‘Lil Billie Xanish’ is the deepfake mashup of Billie Eilish and Lil Xan

VillainGuy/YouTube

They look freakishly similar.

A new deepfake video combining Lil Xan and Billie Eilish shows just how similar the two artists seem to look.

Developed by deepfake creator VillainGuy, know for his viral mashup of actors Jennifer Lawrence and Steve Buscemi, the new video places the face of 17-year-old Eilish onto that of the American rapper’s.

The creation, which is made with the help of artificial intelligence (AI), has been dubbed “Lil Billie Xanish.”

Speaking with the Daily Dot, VillainGuy says the idea came while listening to Eilish’s newly released debut album WHEN WE ALL FALL ASLEEP, WHERE DO WE GO?

“I’ve been really digging her new album and people joke that she looks like Lil Xan or Cara Delevingne,” VillainGuy said. “So I figured a doppelgänger deepfake would be cool.”

The video shows Xan, real name Diego Leanos, discussing the lyrics to his song “Betrayed” during an interview with YouTube channel Genius. But the California rapper’s iconic face tattoos are nowhere to be found once his face is overtaken by Eilish.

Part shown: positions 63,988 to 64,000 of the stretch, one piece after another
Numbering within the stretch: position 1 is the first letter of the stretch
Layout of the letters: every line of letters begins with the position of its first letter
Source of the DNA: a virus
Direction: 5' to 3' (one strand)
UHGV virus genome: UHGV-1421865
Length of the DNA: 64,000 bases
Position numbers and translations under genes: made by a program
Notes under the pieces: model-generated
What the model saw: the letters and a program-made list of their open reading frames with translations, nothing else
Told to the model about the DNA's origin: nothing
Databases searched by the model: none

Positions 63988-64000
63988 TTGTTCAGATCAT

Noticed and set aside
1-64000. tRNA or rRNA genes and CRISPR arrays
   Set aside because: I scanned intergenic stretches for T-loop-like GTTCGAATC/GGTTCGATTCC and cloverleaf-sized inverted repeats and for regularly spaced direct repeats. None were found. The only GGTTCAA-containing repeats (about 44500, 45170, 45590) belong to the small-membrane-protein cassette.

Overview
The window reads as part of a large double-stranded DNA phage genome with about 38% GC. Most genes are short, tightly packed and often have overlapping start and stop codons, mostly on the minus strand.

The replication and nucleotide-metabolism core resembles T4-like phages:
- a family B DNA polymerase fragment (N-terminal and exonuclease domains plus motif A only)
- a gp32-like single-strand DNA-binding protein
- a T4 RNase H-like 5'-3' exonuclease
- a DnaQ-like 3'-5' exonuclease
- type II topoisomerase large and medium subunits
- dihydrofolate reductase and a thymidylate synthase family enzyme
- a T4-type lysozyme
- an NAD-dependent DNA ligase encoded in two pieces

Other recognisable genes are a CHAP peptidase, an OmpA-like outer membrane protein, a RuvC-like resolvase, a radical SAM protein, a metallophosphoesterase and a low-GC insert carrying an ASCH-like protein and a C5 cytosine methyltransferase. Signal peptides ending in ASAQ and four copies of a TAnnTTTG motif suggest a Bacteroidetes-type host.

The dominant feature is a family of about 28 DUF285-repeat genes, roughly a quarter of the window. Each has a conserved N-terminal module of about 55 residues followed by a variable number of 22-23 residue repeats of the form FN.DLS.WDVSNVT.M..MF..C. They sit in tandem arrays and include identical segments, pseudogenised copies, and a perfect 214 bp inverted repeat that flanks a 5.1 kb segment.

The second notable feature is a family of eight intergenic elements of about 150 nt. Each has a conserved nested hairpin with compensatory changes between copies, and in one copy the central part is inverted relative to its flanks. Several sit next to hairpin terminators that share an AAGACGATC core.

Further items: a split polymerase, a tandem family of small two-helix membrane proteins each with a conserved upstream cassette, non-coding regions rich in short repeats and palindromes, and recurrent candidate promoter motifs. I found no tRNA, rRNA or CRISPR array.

VillainGuy, who is continuously working to push the quality of deepfakes forward, says it took around two hours to gather pictures and videos of both artists to feed into his deepfakes program. The program’s AI then spent roughly 36 hours mapping out and placing Eilish’s face onto Xan’s.

In the end, VillianGuy is happy with the outcome of Lil Billie Xanish but says deepfakes still have much room for improvement. Finer details such as teeth are still an area that need fine-tuning.

“I’m researching and testing new stuff all the time,” VillainGuy added.

While VillainGuy focuses on developing more comedic content, the technology has stirred controversy given other creators’ focus on adding the faces of celebrities to pornographic videos. Deepfakes have also made headlines over fears from politicians that the technology could be used by foreign adversaries to disrupt the 2020 election.

And although the U.S. Department of Defense has begun researching ways to detect deepfakes, some experts say the fear is overblown. Either way, deepfake technology will almost certainly grow in popularity as videos become more realistic and easier to make.

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Mikael Thalen

Mikael Thalen

Mikael Thalen is a tech and security reporter based in Seattle, covering social media, data breaches, hackers, and more.